As a company created by teachers for teachers, we have always focused on alleviating teacher stress by striving to produce helpful resources and delivering pedagogically-centered, sustainable all-inclusive group trips.
By introducing global issues, investigating, planning and reflecting, we have aimed to inspire students to take what they have learned on a trip and continue it back home: Think Global, Act Local.
When the UN Sustainable Development Goals (UN SDGs) were launched, we felt it was the right transition to focus our trips’ learning objectives on these. When teachers and partner schools asked for resources on how to incorporate the UN SDGs in their classroom activities, or how to increase awareness of general sustainability activities, we created them.
As a result of COVID-19, we had the time to focus on so much of the other feedback we received over the years. We produced new resources, launched the Waste Reduction Challenge, and added new destinations and programs.
One new program that is particularly dear to our heart is our Community-Led Service Trips.
Voluntourism has been a trend for the past decade and is still on the rise. Ten years ago, tour operators would market volunteer trips to remote countries of the world for a few days or weeks. Pictures of young students helping at orphanages would be liked on Facebook, but no one questioned the long-term impact voluntourism had on these communities. We began questioning.
Our aim at CAS Trips was never to go into a community, help build a school and then leave. That is not how we define volunteering, and it is also not how we can support communities in the long-run. That is why we created Community-Led Service Trips (CLS).
Our Community-Led Service Trips challenge the notions of voluntourism and white savorism. We refuse to play the game of low-impact service trips that simply exist to make students and educators feel like they are “doing good”.
Our CLS Trips make sure each project has a long-term impact and contribute to solving concrete needs. Students start by understanding the realities of local culture and way of life, in order to be part of projects envisioned and implemented by local communities.
We create long-lasting relationships between schools and host communities, and provide students with engagement opportunities that go beyond the trips, making a real difference in the lives of both the host and the students.
During our CLS Trips, students will not be:
- Participating in medical activities, because they are not trained doctors or nurses
- Teaching English, because they are not qualified teachers
- Working in an orphanage, because they are not experienced educators, and because it has been proven that short stays in orphanages cause more harm than good for the children living there
However, we want to guide students into the long-term commitment and the positive change that can be ensured if the community is embraced from the start.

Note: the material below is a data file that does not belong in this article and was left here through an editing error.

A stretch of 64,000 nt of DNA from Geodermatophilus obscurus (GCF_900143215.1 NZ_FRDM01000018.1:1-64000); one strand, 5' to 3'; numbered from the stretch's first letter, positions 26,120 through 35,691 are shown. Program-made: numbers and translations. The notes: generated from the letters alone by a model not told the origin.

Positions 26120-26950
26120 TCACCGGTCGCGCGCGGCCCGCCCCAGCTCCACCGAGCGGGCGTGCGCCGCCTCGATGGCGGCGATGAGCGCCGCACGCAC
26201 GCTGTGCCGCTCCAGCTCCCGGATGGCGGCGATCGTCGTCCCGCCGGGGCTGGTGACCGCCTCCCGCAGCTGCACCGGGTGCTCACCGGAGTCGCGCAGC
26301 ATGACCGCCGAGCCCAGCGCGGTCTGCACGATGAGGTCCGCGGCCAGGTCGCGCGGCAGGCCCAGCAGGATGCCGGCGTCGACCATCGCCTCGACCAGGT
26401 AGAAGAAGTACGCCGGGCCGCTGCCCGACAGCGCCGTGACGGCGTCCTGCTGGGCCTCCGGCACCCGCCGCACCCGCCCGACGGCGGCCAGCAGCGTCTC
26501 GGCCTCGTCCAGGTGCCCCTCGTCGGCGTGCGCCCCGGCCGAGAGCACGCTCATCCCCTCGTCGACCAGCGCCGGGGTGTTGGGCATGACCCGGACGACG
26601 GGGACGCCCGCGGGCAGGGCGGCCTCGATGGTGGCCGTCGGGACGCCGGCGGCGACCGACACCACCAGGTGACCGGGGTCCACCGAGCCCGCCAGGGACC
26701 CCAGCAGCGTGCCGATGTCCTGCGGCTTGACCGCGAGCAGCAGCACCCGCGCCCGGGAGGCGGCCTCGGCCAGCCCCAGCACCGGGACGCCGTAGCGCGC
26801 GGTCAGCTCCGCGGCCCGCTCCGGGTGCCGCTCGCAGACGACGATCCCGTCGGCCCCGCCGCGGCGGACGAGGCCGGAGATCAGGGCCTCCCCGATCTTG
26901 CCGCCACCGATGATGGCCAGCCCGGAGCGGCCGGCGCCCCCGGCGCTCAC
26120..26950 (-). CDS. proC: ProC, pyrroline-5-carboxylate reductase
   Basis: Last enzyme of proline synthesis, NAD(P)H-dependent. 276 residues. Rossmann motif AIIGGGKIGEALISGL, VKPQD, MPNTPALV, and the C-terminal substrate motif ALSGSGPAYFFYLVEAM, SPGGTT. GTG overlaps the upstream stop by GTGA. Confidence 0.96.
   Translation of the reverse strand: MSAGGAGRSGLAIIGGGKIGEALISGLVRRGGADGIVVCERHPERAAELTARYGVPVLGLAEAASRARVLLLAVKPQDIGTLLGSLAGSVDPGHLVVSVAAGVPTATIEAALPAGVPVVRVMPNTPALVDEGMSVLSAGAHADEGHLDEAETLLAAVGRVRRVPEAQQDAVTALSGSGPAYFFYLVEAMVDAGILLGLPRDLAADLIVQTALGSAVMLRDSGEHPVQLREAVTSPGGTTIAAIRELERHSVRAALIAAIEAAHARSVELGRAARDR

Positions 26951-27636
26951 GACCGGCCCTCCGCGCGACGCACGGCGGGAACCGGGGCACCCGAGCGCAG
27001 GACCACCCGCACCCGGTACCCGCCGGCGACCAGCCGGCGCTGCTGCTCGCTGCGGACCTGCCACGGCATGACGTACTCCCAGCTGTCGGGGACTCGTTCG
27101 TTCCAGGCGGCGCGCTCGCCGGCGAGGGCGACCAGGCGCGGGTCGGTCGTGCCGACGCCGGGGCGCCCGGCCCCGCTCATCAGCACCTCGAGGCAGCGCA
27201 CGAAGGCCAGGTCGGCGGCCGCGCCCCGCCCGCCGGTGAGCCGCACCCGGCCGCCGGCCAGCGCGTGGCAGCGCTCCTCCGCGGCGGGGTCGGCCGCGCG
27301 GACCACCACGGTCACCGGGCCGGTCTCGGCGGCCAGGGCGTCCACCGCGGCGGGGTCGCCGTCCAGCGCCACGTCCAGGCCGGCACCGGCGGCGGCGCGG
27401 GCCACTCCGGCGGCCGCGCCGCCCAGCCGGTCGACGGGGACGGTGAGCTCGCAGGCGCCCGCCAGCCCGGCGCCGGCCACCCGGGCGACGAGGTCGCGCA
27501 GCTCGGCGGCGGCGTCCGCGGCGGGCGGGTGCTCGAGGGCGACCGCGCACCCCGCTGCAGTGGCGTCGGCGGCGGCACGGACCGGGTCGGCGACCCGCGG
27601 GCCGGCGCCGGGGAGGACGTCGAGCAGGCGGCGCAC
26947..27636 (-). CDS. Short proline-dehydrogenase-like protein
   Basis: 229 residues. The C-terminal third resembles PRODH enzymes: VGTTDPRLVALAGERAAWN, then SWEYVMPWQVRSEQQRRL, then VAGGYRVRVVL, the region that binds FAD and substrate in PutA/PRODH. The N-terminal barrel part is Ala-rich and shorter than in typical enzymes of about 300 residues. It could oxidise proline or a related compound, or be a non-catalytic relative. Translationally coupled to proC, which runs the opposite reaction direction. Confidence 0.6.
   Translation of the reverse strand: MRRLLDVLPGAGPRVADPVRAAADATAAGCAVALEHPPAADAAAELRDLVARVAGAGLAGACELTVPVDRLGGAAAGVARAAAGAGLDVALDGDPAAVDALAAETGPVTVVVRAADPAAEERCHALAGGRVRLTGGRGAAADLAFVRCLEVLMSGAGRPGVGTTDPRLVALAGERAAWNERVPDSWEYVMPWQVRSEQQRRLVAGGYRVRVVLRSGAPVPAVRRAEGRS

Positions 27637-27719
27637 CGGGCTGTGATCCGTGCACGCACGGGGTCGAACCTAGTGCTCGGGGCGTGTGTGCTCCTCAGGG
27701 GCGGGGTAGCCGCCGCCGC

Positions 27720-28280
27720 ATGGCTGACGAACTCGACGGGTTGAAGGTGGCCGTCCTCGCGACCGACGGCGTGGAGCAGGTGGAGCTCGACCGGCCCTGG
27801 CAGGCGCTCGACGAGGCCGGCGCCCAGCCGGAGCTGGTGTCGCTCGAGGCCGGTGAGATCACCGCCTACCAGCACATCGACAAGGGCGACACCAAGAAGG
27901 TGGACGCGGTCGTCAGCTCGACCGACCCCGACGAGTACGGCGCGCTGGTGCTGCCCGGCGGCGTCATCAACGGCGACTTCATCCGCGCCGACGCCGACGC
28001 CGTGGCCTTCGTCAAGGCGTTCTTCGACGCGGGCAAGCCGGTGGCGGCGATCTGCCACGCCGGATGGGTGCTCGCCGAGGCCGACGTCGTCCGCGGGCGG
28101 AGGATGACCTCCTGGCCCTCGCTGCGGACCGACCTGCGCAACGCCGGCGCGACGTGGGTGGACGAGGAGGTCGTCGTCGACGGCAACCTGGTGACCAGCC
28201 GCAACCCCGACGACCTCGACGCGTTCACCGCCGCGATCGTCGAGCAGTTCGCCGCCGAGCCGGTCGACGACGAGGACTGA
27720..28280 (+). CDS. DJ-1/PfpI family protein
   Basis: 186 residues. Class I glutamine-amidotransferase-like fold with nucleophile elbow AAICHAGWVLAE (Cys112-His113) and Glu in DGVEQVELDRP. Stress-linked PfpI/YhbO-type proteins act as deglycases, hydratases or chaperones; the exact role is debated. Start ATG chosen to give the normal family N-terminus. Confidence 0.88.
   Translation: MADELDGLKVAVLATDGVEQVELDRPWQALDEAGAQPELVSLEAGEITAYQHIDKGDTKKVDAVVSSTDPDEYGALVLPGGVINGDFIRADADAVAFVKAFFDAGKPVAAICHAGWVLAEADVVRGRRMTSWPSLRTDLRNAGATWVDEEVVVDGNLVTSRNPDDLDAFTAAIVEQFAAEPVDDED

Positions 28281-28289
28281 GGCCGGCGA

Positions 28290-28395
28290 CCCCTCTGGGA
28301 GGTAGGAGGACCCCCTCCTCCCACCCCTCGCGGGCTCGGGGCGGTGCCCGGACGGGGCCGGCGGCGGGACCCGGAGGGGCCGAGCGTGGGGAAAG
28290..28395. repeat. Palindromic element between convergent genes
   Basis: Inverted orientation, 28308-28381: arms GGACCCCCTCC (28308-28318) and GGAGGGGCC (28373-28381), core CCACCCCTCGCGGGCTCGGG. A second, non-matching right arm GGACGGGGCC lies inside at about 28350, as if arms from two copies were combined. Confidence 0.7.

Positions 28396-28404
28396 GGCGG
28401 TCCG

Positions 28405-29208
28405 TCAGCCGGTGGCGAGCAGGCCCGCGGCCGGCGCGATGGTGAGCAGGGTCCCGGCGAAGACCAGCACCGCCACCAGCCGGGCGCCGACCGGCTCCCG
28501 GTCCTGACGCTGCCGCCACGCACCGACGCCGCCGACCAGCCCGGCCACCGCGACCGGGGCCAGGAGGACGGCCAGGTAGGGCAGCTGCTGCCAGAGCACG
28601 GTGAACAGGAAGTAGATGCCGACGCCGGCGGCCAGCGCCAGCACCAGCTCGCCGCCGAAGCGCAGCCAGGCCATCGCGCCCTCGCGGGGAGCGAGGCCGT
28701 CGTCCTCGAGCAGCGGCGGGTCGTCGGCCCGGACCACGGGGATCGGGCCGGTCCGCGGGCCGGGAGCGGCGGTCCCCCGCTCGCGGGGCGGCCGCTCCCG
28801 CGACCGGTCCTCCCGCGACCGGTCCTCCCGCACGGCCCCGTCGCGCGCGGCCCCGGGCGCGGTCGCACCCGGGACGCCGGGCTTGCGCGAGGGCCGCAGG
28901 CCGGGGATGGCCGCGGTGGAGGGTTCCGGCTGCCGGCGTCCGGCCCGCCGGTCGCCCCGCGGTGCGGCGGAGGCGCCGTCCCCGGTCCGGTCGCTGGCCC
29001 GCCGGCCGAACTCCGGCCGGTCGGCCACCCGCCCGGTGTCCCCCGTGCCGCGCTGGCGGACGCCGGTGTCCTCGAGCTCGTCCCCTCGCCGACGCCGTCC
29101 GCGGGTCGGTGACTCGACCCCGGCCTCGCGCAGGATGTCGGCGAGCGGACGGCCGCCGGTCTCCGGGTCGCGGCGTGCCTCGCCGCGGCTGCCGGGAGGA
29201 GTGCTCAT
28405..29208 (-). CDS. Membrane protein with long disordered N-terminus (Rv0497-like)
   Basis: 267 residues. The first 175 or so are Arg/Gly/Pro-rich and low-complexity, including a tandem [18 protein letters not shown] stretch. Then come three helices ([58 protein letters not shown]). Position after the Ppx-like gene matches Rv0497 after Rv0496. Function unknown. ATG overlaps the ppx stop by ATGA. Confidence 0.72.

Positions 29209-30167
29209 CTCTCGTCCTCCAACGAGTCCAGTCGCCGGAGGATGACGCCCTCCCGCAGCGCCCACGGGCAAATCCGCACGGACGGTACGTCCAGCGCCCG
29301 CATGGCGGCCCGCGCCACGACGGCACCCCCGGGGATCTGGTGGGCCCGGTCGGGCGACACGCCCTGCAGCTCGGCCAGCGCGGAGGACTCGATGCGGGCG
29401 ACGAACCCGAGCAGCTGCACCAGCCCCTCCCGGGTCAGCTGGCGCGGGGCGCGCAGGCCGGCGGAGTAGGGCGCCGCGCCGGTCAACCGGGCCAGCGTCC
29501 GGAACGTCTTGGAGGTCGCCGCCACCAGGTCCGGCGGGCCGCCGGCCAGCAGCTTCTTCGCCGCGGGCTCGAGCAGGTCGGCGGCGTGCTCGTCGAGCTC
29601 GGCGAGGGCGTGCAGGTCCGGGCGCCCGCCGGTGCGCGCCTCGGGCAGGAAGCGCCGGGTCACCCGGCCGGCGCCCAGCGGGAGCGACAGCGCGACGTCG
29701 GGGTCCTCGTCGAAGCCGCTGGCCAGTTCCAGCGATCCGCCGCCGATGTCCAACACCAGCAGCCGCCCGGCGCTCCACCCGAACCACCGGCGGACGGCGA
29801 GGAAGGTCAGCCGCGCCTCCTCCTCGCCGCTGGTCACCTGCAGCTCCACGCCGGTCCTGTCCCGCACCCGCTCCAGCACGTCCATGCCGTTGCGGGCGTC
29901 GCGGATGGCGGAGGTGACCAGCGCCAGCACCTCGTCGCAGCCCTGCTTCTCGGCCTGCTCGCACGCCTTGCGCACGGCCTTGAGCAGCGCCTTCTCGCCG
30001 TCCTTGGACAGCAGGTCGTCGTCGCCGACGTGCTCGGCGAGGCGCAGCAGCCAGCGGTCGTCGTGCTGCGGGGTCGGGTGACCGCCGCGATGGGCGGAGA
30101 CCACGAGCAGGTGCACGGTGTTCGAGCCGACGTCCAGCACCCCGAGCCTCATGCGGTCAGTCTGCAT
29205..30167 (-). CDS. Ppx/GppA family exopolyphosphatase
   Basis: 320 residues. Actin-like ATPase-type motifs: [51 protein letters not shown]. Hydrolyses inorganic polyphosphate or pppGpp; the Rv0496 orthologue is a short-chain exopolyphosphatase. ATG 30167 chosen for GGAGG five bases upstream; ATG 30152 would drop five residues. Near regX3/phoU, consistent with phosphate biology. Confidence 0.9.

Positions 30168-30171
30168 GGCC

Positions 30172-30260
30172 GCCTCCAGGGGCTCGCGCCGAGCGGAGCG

Instead students will be:
- Exposed to transparency – We screen all partners to make sure that projects benefit all parties, and that funds allocated to the project go where promised
- Participating in community-led projects
- Participating in pre-trip engagement and post-trip follow ups – Our partners send regular follow ups after the trip, so that students can really see how their work is making a difference in the long-term
- Understanding true Service Learning – Through a process of experience and reflection, students go home with applicable knowledge and life experience, which will serve their future development as responsible adults
- Experiencing authenticity and cultural exchanges
A Case Study: Cambodia
Cambodia is one of the poorest countries in Southeast Asia. Limited education in rural areas is a major impediment to realizing development goals, which affects not only the quality of education but also healthcare, economic and community development negatively.
Chansar and Knapor communes are among the most disadvantaged communities of the country. Up to 80% of villagers in these communes live in poverty, of which 40% in extreme poverty. The majority of the population does not have access to adequate health care, housing, electricity, sanitation and education.
The literacy level is expected to be at 35%, meaning that two thirds of the population cannot read nor write. Yet the biggest challenge the community faces is the unavoidable issues of poor weather, and as a result a decline in the natural water resources.
After a lengthy community needs analysis and planning process with villagers of Knapor and Chan Sar communes, the Angkor Educational Experience was initiated. The Community-Led Service Trip to Cambodia provides students a cooperative, community-based tourism initiative tasked with fighting poverty through development and supplemental income-generation.
We work with local on-site NGOs and communities to ensure that the right services are being provided, and the locals are engaged throughout the process.
Feel free to contact us with any questions you may have.